Day 15. Radium Hot Springs to Vermilion Crossing, 40 miles
Today's ride takes place in Kootenay National Park, a 540-square-mile preserve set aside in 1920 to protect hanging glaciers, pristine forests, and limestone canyons. Also hidden away in the park's nooks and crannies are ancient pictographs, and paint pots that the Kootenai Indians utilized to decorate themselves and their skin lodges. After making the climb up Sinclair Pass early on, we'll descend to the Kootenay River, which we'll follow to Vermilion Crossing. There a special treat awaits: an indoor meal and overnight at the Kootenay Park Lodge, originally known as Vermilion River Camp when the Canadian Pacific Railway opened it in 1923.
Day 16. Vermilion Crossing to Lake Louise, Alberta, 44 miles
From Vermilion Crossing, we'll probe deeper into the heart of the Canadian Rockies, crossing the Great Divide and entering Alberta's Banff National Park at Vermilion Pass. We're headed for the tent campground at Banff's Lake Louise, both a townsite and a spectacular lake that were named after Princess Louise Caroline Alberta, the fourth daughter of Queen Victoria and wife of a Governor General of Canada. Among the attractions in this stunning setting of emerald-green waters, ragged mountain peaks, and rivers of ice is the iconic Chateau Lake Louise hotel, a UNESCO World Heritage Site.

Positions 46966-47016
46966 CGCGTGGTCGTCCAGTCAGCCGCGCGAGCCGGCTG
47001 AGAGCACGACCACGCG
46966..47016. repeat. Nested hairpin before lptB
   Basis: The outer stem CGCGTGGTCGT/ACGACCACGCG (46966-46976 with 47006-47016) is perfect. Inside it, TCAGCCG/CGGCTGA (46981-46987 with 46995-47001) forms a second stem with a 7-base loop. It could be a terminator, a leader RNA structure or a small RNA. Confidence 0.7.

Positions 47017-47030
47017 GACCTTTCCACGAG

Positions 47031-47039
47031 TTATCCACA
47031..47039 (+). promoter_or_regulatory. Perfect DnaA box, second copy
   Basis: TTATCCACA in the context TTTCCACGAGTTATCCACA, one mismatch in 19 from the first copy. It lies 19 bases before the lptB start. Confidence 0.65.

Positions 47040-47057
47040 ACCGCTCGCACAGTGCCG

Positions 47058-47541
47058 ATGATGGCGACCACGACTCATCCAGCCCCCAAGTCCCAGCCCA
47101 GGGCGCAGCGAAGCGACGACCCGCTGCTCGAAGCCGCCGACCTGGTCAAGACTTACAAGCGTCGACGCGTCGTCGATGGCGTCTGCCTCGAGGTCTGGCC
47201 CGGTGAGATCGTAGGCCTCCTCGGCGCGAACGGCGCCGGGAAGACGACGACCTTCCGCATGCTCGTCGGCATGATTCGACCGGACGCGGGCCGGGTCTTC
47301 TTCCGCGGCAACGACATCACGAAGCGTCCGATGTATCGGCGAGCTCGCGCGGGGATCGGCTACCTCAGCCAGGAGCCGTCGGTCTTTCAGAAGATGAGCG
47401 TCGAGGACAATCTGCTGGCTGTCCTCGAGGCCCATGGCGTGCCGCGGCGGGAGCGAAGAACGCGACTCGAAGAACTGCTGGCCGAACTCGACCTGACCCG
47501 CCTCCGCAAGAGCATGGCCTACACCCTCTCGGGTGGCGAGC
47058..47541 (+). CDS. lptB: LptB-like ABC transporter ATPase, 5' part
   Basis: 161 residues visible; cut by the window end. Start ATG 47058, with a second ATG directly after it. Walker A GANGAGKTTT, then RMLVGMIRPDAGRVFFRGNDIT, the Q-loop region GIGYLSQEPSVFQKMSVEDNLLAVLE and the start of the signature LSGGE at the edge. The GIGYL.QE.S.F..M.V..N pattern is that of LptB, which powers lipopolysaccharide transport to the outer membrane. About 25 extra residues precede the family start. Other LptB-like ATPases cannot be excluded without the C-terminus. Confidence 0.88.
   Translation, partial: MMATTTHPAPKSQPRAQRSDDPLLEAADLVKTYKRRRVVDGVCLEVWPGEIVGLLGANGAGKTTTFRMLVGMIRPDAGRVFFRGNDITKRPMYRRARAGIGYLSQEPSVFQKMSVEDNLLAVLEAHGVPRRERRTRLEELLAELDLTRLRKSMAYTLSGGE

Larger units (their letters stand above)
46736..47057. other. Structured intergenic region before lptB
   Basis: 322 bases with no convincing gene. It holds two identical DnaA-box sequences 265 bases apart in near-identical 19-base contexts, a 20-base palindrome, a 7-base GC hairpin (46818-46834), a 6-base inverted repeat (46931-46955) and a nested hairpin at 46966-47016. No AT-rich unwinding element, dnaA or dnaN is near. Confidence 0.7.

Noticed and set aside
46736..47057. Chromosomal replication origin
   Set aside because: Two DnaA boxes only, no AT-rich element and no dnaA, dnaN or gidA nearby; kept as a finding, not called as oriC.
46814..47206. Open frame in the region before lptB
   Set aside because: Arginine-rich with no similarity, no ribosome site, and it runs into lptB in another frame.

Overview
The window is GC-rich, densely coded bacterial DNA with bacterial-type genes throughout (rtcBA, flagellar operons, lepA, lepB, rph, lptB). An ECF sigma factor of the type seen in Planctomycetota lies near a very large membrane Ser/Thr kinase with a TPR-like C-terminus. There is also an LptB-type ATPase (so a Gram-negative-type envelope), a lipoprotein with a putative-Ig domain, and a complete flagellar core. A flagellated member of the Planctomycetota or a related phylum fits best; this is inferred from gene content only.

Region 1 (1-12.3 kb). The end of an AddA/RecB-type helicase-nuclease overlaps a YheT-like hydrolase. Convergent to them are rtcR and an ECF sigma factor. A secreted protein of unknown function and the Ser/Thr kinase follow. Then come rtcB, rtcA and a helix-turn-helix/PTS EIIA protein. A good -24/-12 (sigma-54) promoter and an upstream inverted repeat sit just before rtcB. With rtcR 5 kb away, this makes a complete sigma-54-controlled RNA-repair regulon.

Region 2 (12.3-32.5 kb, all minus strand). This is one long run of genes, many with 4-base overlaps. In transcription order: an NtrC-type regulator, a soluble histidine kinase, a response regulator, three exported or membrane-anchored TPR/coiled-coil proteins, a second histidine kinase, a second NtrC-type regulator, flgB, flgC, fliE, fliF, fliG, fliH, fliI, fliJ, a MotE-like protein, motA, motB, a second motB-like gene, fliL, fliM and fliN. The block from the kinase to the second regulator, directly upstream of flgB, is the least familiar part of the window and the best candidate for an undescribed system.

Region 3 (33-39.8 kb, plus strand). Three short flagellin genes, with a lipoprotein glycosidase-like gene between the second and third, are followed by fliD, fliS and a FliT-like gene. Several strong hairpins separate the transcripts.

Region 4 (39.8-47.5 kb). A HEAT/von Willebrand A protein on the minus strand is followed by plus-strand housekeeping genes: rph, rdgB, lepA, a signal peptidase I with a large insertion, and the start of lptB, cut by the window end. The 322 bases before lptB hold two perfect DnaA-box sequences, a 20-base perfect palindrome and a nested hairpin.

Day 17. Lake Louise, Layover Day, 0 miles
Today is another day to do as you please. Go hiking to look for bears and moose, paddle a canoe, or curl up with a good book.